Quality control & calibration: Internal and external laboratory testing is ensured by both external QC insurance program like “National External Quality Assurance Program Pakistan (NEQAPP)” and internal by regular monitoring and troubleshooting through Westgard’s quality control rules. The usual targets for precision (%CV) and accuracy for both inter and intra batch testing are ensured on regular basis along with documentation of any error.

We lost few samples while processing and could not follow up for serum insulin (N = 4), HbA1c (N = 2), and UACR testing was only done in 174 subjects.

Statistical analysis: All data were added to Excel program and later moved to IBM-SPSS version-24. Age and gender based differences were calculated through descriptive statistics option in SPSS while the gender group wise differences between measured and calculated parameters were carried out through Independent Sample t-statistics. Independent sample t-test was used to see the differences for siMS score and insulin resistance between subjects with and without metabolic syndrome. Bivariate Pearson’s correlation method between various evaluated anthropometric and biochemical risk assessment parameters. ROC curve analysis was used to measure the Area Under Curve (AUC) for various parameters in diagnosis of metabolic syndrome.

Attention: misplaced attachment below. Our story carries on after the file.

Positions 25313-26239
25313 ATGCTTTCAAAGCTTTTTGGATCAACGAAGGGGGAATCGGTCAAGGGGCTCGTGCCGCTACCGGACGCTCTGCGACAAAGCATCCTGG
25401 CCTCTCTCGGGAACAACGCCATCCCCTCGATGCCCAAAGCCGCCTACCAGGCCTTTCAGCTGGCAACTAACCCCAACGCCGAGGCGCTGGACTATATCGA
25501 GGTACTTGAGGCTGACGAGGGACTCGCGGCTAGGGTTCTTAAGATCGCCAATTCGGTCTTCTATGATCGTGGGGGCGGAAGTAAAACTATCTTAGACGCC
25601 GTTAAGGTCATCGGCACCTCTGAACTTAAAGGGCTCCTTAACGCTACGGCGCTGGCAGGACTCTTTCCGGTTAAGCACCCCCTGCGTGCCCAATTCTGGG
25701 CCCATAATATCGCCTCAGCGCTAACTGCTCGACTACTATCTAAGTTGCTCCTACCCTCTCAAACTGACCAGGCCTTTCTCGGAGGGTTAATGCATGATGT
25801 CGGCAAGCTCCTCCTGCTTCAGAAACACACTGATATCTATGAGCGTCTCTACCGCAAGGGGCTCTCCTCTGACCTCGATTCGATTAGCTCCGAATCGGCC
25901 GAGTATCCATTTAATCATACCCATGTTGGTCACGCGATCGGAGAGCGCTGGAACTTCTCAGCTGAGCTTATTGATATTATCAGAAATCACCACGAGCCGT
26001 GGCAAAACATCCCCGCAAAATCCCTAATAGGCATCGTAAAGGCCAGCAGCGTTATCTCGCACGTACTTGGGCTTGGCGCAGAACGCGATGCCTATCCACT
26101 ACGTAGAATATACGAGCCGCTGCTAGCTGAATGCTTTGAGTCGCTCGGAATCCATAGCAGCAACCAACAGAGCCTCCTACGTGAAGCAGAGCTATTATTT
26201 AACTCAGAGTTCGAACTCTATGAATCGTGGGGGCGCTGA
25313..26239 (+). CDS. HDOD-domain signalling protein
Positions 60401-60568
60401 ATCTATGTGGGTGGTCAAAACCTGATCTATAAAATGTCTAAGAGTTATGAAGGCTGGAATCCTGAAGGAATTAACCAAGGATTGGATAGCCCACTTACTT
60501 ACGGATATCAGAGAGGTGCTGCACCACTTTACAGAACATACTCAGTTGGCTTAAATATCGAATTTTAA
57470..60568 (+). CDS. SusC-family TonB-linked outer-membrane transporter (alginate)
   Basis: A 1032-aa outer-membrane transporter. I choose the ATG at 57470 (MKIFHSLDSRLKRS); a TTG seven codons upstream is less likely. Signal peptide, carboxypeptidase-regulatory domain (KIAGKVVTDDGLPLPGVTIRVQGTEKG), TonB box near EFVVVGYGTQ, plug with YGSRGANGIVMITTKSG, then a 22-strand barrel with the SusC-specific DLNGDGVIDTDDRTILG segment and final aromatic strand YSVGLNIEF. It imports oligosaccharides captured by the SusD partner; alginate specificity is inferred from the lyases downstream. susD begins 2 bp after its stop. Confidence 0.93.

3. Results

Out of the total sample size we had 52.4% females and 47.6% males. Gender wise descriptive data is shown in Table 1 for age, anthropometric indices, biochemical measures and siMS score. Insulin resistance between study subjects is as: Metabolic syndrome subjects: Mean = 3.27 ± 4.45 and non-metabolic syndrome subjects: Mean = 2.10 ± 1.89 (p = 0.012) as shown in Figure 1. Figure 2 shows the differences in siMS score to be higher in subjects with metabolic syndrome (Mean = 3.58 ± 0.725, N = 121) than subjects without metabolic syndrome (Mean = 2.83 ± 0.727, N = 108) as per IDF defined criteria. Pearson’s correlation between various biochemical risk predictor and siMS score suggests siMS score to be highly correlated with anthropometric, glycemic, lipid indices and insulin resistance than other parameters (Table 2). AUC for various parameters for various biochemical parameters include sdLDL cholesterol (AUC = 0.700), non-HDL

Table 1. Gender differences between subjects for various evaluated parameters.

*Independent Sample t-test.